Informed Investor: Social Media
Educational materials provided by the Indiana Secretary of State and Indiana Investment Watch.
Published on: Mar 3, 2016
Transcripts - Informed Investor: Social Media
Are you an informed investor?
I n d i a n a S e c u r i t i e s D i v i s i o n
Where are social networks?
A social network is a group of individuals (or
organizations) who are connected through
common interests, hobbies, lifestyles, relationships,
faith or other beliefs. Websites such as Facebook,
Twitter, LinkedIn, eHarmony and other online social
networks and communities have made it faster
and easier for users to meet, interact and establish
connections with other users anywhere in the
Offline, social networking involves making these
connections through membership in community
service organizations, professional associations,
faith-based organizations, multi-level marketing
opportunities and singles groups, among others.
While social networking helps connect people with
others who share similar interests or views, con
artists infiltrate these social networks looking for
victims. By joining and actively participating in a
social network or community, the con artist builds
credibility and gains the trust of other members of
How do con artists exploit social
In traditional social networks, con artists use the
weekly or monthly meetings to establish strong
bonds through face-to-face contact and sharing of
personal interests and lifestyles.
In online social networks, a con artist can establish
this trust and credibility more quickly. The scammer
has immediate access to potential victims through
their online profiles, which may contain sensitive
personal information such as their dates or places
of birth, phone numbers, home addresses, religious
and political views, employment histories, and even
The con artist takes advantage of how easily people
share background and personal information online
and uses it to make a skillful and highly targeted
pitch. The scam can spread rapidly through a social
network as the con artist gains access to the friends
and colleagues of the initial target.
Before investing through a social network, ask yourself these questions:
• Have I verified that the promoter is legitimate?
• Do I understand the risks of the investment?
To learn more or for help with other investment products, contact:
Indiana Securities Division
302 W. Washington St., Room E-111, Indianapolis, IN 46204
www.IndianaInvestmentWatch.com | 1-800-223-8791
For more investor resources, contact NASAA:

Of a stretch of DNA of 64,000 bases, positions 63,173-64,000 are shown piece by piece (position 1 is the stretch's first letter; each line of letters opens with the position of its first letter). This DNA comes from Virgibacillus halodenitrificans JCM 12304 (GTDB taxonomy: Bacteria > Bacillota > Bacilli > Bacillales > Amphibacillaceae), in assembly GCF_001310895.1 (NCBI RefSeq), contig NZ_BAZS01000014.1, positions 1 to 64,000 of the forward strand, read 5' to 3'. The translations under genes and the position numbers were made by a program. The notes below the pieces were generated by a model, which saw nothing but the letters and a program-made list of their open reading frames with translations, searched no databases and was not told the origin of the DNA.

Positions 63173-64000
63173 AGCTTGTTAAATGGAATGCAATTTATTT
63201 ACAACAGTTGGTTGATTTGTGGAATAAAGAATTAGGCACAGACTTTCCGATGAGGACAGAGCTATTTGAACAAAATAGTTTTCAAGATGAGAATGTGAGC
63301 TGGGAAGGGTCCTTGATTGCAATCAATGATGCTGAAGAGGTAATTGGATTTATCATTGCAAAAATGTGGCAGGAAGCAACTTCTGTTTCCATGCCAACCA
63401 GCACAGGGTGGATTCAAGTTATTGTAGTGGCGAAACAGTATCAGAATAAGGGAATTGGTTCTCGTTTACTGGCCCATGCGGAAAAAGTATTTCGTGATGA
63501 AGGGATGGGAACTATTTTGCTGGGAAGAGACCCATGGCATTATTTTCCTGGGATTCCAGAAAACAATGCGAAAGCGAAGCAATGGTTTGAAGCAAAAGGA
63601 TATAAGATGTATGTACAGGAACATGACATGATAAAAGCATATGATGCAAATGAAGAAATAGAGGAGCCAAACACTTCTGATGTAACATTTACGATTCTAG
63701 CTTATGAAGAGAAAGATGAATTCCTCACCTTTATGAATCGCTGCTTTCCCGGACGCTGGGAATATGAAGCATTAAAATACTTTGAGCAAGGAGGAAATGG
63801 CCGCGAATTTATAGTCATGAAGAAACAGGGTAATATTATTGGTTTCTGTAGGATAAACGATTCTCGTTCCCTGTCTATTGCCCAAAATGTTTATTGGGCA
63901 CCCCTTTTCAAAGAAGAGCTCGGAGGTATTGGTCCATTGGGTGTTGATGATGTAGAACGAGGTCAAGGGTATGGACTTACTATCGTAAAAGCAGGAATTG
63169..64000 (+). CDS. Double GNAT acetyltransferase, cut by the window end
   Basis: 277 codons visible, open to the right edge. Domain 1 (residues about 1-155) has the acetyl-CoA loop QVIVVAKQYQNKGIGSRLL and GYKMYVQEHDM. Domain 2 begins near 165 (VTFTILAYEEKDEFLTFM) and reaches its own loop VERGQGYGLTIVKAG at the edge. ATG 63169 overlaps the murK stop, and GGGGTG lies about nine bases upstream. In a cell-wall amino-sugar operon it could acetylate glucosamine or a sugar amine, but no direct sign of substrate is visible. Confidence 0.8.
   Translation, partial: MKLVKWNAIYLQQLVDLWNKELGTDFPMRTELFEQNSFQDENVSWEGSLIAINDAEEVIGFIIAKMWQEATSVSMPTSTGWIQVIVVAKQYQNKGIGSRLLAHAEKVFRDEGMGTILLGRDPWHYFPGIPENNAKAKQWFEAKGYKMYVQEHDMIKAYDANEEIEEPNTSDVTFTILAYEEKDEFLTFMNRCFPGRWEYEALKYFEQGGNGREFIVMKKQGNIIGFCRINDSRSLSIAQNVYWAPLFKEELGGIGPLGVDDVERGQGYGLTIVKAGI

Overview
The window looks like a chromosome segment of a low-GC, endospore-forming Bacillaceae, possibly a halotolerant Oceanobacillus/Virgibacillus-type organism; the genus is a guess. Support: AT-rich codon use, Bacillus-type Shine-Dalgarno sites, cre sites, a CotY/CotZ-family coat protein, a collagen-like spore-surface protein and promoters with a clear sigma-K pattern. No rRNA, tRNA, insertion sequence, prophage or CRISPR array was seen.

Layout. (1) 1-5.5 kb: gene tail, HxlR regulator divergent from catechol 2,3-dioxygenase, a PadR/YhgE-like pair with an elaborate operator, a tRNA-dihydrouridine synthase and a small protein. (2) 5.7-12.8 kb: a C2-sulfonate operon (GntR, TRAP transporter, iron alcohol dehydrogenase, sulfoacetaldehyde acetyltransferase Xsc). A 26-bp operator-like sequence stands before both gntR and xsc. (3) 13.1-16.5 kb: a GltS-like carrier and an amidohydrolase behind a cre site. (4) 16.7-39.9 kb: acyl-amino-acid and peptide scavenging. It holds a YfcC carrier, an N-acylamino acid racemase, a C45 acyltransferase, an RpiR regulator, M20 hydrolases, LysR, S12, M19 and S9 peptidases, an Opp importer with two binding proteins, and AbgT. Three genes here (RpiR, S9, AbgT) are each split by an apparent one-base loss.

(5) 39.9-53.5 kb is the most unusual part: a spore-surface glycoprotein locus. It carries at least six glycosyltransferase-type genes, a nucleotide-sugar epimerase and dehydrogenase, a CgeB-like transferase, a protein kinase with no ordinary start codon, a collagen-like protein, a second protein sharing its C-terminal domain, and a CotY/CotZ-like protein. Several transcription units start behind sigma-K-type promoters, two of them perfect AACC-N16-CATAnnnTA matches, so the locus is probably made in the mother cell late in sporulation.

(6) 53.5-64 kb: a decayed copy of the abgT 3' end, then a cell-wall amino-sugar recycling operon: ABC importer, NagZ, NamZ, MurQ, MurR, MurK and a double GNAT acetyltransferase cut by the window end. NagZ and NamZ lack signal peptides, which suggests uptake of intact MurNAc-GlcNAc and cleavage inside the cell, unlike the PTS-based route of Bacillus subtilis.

Phone: 202-737-0900 | Fax: 202-783-3571 | Web: www.nasaa.org
T h e N o r t h A m e r i c a n S e c u r i t i e s A d m i n i s t r a t o r s A s s o c i a t i o n
What are the red flags of an
online investment scam?
Online investment fraud has many of the same
characteristics as offline investment fraud. Learn to
recognize these red flags:
• Promises of high returns with no risk. Many
online scams promise unreasonably high short-term
profits. Guarantees of returns around 2 percent a
day, 14 percent a week or 40 percent a month are
too good to be true. Remember that risk and reward
• Offshore operations. Many scams are
headquartered offshore making it more difficult
for regulators to shut down the scam and recover
• E-Currency sites. If you have to open an e-currency
account to transfer money, use caution. These sites
may not be regulated, and the con artists use them
to cover up the money trail.
• Recruit your friends. Most cons will offer bonuses if
you recruit your friends into the scheme.
• Professional websites with little to no
information. These days anyone can put up a
website. Scam sites may look professional, but they
offer little to no information about the company’s
management, location or details about the
• No written information. Online scam promoters
often fail to provide a prospectus or other form
of written information detailing the risks of the
investment and procedures to get your money out.
Before you invest
Evaluate every investment opportunity
in the virtual world the same way you
would in the real world.
Visit the NASAA website www.nasaa.org for
more tips on recognizing, avoiding and reporting
How can I protect myself from
fraud in social networking?
• Contact the Indiana Securities Division.
Before investing any money, contact your state
securities regulator to learn more about the
background of the salesperson and registration
status of the investment. Contact the Indiana
Securities Division at 1-800-223-8791 or visit www.
• Protect your personal information. Many sites
will allow you to choose how much personal
information you want to make publicly accessible,
and how much you want to keep private. Adjust
your privacy and security settings accordingly, and
think twice before posting personal information
• Search the names of all persons and companies
connected to the investment being offered.
The Internet offers anonymity and scam artists
take advantage of this. Do a search for the name
of the person offering you the investment and the
companies involved in the investment. If there are
few results, or their name doesn’t appear anywhere
outside of the one investment program they’re
offering you, that’s a red-flag that they may be
using multiple aliases, or hiding behind a fake
• Beware of the use of names or testimonials from
other group members. Scam artists frequently
pay out high returns to early investors using money
from later arrivals. This type of scam is a Ponzi
scheme. Fraud aimed at groups of people who
share similar interests is called affinity fraud.
• Obtain a prospectus. Ask for written
documentation that details the risks of the
investment and procedures to get your money out.
• Do not take the word of a salesperson. Don’t feel
pressured to“act now”. Take time to
check out the investment yourself,
and remember the old adage:“If
it sounds too good to be true, it